This is how I trained for my third week, while referencing the Hal Higdon Training Guide-Novice 1, of course. My schedule did not allow me to attend my usual classes for the week, so I substituted with a 3-mile run on Tuesday. Normally I would take boot camp and indoor cycling. I was able to ACTUALLY run twice this week. Prior to this week, I had only run once per week. The way I would have selected the distance is to choose the 2 longest runs in Hal's training guide for that particular week. Of course that meant I ran 6 miles, the longest Hal-suggested run for that week. As for the other run, I did not have to choose. The rest of the runs were 3 miles, so that is what I did earlier in the week. I did not have any problem completing the 6-miler, so I intend to proceed with this cross-training schedule.
What made this 6-mile run easier? I ran with music for the first time since I started training. It helps. Now I just need to make better playlists without all the slow songs. Damien Rice. Oh how I love you, but your music encourages me to curl up in a ball and die. I mean cry. In a good way. Another helpful tip? Download this app... RunKeeper. I don't ever have to map out a route ever again. I can weave in and out of unfamiliar neighborhoods, and the nice RunKeeper lady voice chimes in every 5 minutes to tell me how far I have run AND at what pace I'm running. Happy cross-training for your runs, everybody!
In a perfect world, this is the way my workouts are supposed to fall in the week. The 4-mile run was still doable without running the rest of the week. I did, however, attend kickboxing twice, indoor cycling twice, and a boot camp once. All of those classes, to me, are great substitutes for at least a 3-mile run. So according to week 2 and all of its content, I was well-prepared for the ACTUAL run at the end of the week. No time to attend classes? Click HERE to try this 10-minute workout.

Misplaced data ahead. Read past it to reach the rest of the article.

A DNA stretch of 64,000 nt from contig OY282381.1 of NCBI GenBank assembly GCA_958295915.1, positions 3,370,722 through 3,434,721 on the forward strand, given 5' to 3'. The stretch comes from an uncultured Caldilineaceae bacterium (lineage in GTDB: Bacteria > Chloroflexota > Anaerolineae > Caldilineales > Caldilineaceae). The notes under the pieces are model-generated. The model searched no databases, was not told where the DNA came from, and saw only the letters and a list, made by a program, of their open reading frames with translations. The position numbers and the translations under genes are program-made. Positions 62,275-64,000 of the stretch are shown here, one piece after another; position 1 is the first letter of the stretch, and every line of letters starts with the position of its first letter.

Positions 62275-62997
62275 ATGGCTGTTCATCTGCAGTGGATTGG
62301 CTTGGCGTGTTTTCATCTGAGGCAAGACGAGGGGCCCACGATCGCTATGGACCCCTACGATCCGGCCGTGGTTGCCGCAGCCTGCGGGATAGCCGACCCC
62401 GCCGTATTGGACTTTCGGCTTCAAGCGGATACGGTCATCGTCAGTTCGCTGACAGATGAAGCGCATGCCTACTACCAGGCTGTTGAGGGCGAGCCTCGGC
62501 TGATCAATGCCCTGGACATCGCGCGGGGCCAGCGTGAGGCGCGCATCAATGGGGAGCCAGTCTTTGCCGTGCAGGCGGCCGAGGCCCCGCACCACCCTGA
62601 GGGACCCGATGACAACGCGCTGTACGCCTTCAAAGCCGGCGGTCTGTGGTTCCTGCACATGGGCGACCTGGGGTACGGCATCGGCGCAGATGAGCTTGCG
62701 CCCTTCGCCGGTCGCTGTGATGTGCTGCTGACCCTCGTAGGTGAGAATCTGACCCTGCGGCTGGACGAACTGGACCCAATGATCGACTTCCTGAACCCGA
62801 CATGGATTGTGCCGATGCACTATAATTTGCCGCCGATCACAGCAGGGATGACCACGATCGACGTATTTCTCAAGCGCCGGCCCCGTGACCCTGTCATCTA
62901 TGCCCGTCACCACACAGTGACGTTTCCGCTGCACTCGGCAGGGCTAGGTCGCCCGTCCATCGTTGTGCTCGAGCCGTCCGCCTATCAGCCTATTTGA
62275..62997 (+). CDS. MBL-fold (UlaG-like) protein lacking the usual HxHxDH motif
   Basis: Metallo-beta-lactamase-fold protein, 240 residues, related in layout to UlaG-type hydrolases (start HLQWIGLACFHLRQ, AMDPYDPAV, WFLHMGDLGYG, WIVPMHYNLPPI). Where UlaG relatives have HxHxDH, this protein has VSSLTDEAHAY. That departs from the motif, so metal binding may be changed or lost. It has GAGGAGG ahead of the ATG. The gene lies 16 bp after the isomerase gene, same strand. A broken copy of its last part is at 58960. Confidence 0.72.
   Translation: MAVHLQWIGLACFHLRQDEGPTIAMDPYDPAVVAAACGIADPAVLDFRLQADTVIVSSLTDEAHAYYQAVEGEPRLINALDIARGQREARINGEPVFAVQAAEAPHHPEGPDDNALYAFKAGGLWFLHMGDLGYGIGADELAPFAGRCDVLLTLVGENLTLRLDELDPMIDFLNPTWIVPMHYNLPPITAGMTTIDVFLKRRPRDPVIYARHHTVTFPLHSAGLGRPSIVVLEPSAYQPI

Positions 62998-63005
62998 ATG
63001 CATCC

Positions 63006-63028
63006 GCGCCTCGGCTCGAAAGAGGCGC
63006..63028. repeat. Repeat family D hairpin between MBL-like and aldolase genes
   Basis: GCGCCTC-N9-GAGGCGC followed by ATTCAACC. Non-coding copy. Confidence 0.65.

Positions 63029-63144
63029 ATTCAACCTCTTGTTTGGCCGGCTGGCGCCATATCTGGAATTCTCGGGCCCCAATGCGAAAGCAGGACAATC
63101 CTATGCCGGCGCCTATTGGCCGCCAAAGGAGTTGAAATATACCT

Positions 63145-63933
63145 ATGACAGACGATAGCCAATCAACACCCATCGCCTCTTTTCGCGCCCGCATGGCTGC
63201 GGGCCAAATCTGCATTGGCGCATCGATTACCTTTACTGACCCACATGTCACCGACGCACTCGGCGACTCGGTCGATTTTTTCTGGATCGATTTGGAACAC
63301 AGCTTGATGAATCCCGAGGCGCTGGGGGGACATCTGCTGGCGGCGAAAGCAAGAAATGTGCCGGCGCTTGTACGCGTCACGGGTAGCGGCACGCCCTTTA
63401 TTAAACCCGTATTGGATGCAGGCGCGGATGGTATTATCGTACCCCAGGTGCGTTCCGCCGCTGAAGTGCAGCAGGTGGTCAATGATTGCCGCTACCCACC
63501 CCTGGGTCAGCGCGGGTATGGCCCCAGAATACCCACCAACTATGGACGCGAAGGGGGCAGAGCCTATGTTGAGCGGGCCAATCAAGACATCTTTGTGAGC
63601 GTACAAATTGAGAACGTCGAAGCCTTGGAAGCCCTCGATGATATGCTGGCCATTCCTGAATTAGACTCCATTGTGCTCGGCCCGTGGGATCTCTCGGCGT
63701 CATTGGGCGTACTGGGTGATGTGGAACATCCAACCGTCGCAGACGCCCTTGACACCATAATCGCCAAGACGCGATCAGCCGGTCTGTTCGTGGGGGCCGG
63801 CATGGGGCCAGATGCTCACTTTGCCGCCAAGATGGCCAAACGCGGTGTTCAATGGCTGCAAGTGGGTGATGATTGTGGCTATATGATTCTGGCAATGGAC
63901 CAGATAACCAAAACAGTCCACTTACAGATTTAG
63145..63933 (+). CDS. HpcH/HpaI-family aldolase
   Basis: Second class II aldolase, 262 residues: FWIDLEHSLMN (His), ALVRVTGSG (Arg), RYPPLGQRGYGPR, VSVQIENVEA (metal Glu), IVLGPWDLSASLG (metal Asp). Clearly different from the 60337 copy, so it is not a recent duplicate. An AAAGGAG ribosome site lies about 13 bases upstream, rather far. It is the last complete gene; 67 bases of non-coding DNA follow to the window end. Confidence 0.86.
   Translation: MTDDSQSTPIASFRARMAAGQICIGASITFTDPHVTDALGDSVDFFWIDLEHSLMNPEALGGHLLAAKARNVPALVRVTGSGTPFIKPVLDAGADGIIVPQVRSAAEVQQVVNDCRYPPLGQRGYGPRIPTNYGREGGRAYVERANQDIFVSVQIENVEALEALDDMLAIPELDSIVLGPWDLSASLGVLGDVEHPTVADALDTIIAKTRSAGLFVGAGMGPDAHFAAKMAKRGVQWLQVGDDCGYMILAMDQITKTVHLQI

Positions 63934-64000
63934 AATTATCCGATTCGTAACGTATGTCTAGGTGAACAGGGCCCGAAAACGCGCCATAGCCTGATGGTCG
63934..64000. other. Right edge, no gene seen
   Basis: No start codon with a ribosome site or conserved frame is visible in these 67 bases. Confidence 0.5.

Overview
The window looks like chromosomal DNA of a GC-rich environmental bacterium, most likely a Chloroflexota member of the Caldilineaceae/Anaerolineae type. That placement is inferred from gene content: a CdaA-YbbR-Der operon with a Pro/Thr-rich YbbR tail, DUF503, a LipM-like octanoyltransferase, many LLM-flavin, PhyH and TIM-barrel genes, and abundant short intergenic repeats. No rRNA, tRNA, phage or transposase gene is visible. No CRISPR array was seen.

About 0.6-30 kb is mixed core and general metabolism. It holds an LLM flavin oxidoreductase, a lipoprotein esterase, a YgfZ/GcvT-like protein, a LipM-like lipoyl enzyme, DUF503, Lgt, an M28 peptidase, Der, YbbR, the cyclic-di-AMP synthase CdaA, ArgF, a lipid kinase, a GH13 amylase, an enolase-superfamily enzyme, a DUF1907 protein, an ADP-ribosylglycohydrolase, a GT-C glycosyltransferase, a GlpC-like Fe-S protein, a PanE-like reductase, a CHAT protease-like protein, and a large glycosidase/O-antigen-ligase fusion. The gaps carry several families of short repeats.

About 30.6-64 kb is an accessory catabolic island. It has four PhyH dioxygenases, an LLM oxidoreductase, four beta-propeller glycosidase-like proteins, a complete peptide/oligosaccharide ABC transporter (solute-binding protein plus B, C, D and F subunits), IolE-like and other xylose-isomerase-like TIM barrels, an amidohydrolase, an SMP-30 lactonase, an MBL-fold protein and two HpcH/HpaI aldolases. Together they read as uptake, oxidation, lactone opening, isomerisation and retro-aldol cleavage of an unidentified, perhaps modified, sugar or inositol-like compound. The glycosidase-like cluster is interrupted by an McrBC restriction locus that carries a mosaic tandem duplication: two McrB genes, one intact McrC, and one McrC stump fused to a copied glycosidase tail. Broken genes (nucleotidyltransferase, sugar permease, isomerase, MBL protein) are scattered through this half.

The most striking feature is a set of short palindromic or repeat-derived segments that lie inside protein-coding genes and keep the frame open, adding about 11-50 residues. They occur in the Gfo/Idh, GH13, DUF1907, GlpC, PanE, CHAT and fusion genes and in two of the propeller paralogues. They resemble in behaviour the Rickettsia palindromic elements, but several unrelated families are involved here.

` use 5 to 10-pound weights for dead lifts, overhead shoulder presses, standing chest flies, hammer curls, and overhead triceps presses
` choose weights with which you are pretty sure you can get through your overhead shoulder presses... even if some of the repetitions for other exercises become difficult to complete, it's a great way to push yourself
Sisters can't do EVERYTHING together. Here's Amy's next challenge. Running a marathon.
This is my individualized 20-week marathon training program based on not running too much. I am calling myself a beginner because I have never run a marathon before. I have completed a half-marathon, but it was almost four years ago. I run occasionally for exercise but tend to enjoy cross-training exercise classes for overall fitness. I am currently conditioned to pick up and run 3 or 4 miles at a 10-minute mile pace. I am going to reference Hal Higdon's 18-week marathon training guide, specifically novice 1. Since mine is 20 weeks, not 18, like Hal's, I got to choose my long run for this week (3 miles).
My plan is to continue to workout the way I prefer (see #FittnessSprinkle chart) and simply add Hal's suggested longest run for that week. Right now I think that an indoor cycling class could count for a 3-,mile run; same with kickboxing. I love weights and do not want to give them up. That's just a bonus. The other thing I intend to follow through with is rest--one day every week. Mine will probably fall on the weekend.
Hal's first week of training calls for a 6-mile run as the longest run of the week. So for my second week of training, I plan to bump up my run to 4 miles. The following week I should be ready for his 6-mile run. As the training weeks progress, and the runs get longer and longer (even the short ones), I might give up another workout day and devote it to running. Please feel free to follow my schedule.